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Splashy Laughs from Nunsense
Aux Dog Theatre

Also see Rob's review of The Sunshine Boys and Dean's review of The Underpants

Kir Kipness, Angela Littleton, and Lisa Fenstermacher
When a nun in full habit greets you at the entry to the theatre, you know you're in for an interactive performance experience. Indeed you are at the Aux Dog Theatre's production of the 1985 musical by Dan Goggin, Nunsense. Once in your seat, you'll be showered with a mist of holy water as the six nuns spread out across the audience. And that's before the action begins. Once they collect back on the stage, the fun really starts.

The gist of Nunsense is that The Little Sisters of Hoboken are putting on a fundraiser. They are using the stage that is designed to be the set of the high-schoolers' production of Grease. The five nuns led by Mother Superior Mary Regina (Angela Littleton) tell their tragic-but-funny stories song-by-song while a live ensemble of five musicians—headed by keyboardist Nate Flake—keep the music fresh and bright. Did I tell you what a positive difference live music makes to a musical?

While Nunsense is essentially skit comedy, the individual story-songs build into an overall narrative of a horrific accident in which a cook inadvertently poisoned 52 fellow nuns. Six of the survivors—the nuns before us—are raising money for burials. And yet the musical is light. Thankfully, you don't have to know Catholicism to get the jokes. Coming from New Jersey, the nuns all have Chris Christie's accent, and the actors do a wonderful job of making this consistent.

Oddly, the running gags in Nunsense began as a line of greeting cards that featured a nun offering clerical quips. Goggin took his popular cards and crafted them into song and dance pieces, then tied them all together in a colorful production. The musical had a good run in the mid-1980s, taking second place as the longest running Off-Broadway show, with more than 3,500 performances. The musical flowered as a community theatre staple, logging up to 8,000 productions worldwide. The appeal is clear. Nunsense bursts with energy and enthusiasm—even if it does tell a gloomy story.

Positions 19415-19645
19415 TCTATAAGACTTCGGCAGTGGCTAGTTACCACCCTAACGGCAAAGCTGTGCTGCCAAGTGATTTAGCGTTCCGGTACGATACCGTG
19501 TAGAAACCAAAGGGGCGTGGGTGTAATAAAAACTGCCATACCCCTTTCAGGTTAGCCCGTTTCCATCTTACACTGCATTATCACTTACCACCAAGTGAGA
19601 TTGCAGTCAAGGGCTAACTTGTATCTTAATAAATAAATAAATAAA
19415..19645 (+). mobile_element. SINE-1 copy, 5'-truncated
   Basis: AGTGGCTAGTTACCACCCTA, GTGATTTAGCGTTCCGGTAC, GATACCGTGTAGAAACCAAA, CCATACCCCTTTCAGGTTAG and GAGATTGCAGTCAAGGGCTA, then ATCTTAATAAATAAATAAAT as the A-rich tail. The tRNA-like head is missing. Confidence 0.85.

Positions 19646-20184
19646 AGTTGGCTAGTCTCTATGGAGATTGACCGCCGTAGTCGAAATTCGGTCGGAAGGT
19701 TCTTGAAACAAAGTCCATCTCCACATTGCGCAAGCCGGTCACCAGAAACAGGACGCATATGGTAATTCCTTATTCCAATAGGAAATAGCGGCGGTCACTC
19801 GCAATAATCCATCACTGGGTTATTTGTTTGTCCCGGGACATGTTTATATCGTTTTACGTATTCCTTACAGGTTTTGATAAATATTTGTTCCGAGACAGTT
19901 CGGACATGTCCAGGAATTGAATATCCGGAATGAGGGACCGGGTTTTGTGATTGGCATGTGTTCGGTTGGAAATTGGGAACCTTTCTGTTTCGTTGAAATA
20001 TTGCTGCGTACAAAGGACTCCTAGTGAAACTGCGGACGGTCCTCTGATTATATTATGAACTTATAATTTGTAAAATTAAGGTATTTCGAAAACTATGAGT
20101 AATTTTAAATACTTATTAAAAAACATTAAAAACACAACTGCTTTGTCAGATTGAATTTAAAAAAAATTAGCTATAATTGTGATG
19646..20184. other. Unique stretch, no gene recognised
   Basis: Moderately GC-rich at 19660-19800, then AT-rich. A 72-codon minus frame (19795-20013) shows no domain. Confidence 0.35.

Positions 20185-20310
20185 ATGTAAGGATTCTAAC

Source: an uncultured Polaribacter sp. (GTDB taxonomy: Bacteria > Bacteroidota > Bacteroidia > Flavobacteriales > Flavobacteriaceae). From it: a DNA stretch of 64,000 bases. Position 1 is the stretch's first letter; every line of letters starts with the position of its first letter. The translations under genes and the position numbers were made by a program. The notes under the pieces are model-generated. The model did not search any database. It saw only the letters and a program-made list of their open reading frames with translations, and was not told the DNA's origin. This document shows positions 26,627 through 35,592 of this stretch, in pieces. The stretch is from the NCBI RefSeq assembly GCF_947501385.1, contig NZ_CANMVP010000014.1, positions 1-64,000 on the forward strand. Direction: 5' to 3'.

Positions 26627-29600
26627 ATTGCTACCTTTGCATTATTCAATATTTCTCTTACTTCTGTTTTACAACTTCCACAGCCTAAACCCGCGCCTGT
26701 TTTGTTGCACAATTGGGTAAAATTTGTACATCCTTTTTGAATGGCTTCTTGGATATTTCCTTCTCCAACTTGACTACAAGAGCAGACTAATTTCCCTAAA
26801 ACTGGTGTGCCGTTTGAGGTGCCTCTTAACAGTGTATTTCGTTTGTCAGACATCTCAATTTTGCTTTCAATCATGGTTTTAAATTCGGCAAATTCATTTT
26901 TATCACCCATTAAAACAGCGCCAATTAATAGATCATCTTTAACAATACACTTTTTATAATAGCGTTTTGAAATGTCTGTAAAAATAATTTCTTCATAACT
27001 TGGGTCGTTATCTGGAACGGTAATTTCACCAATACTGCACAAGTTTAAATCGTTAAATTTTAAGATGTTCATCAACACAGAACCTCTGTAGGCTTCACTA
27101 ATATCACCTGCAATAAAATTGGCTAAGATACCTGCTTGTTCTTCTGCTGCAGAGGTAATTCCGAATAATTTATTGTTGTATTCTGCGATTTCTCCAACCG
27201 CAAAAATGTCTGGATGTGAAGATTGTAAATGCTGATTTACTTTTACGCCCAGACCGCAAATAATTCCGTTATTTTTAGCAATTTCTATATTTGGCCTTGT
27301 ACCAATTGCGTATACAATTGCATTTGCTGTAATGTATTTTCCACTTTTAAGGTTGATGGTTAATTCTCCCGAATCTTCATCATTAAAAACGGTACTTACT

The small stage at the Aux Dog makes the production intimate. Even so, the stage is too small to contain all of the energy, so the nuns spill out into the audience off and on throughout.

While director Kristine Holtvedt has created a nicely integrated ensemble presentation, individual personalities emerge quickly. Littleton, as the group's leader, brings a great voice and a knock-out performance of accidental inebriation. Sister Amnesia—who lost her memory—is the Dumbo of the ensemble, the sweet butt of jokes. Jessica Osborne brings a natural comedic flare to Sister Amnesia.

Lisa Fenstermacher brings a full voice and bright comic presence to Sister Hubert. Likewise with Wendy Traylor as Sister Robert Anne and Kir Kipness as Sister Mary Leo. They're all strong throughout. Tiffany Neeley as Sister Mary Myopia (great name) has much less to do but still fits well with the ensemble. The musical ends on a strong high with Sister Hubert singing "Holier Than Thou," and Fenstermacher nails it with powerful belting.

Lisette Graham Herrera does an admirable job with the choreography, and the lighting and sound design by Lucas Zuniga become part of the comedy. The set by Dean Eldon Squibb and VJ Liberatori works well as the place from which the action, singing, dance, and exuberance spills out. Solid work by all.

Nunsense, created by Dan Goggin and directed by Kristine Holtvedt, will run at the Aux Dog Theatre (3015 Monte Vista Blvd. NE) through August 2, 2015. Performances begin at 8:00 pm on Friday and Saturday evenings and at 2:00 pm on Sundays afternoons. Tickets are $20 for adults, $17 for those with discount plans, $16 for ATG members and those under 30, and $10 for children under 12. You can reach the theatre at or by calling 505.254.7716.

Photo: Russell Maynor

--Rob Spiegel

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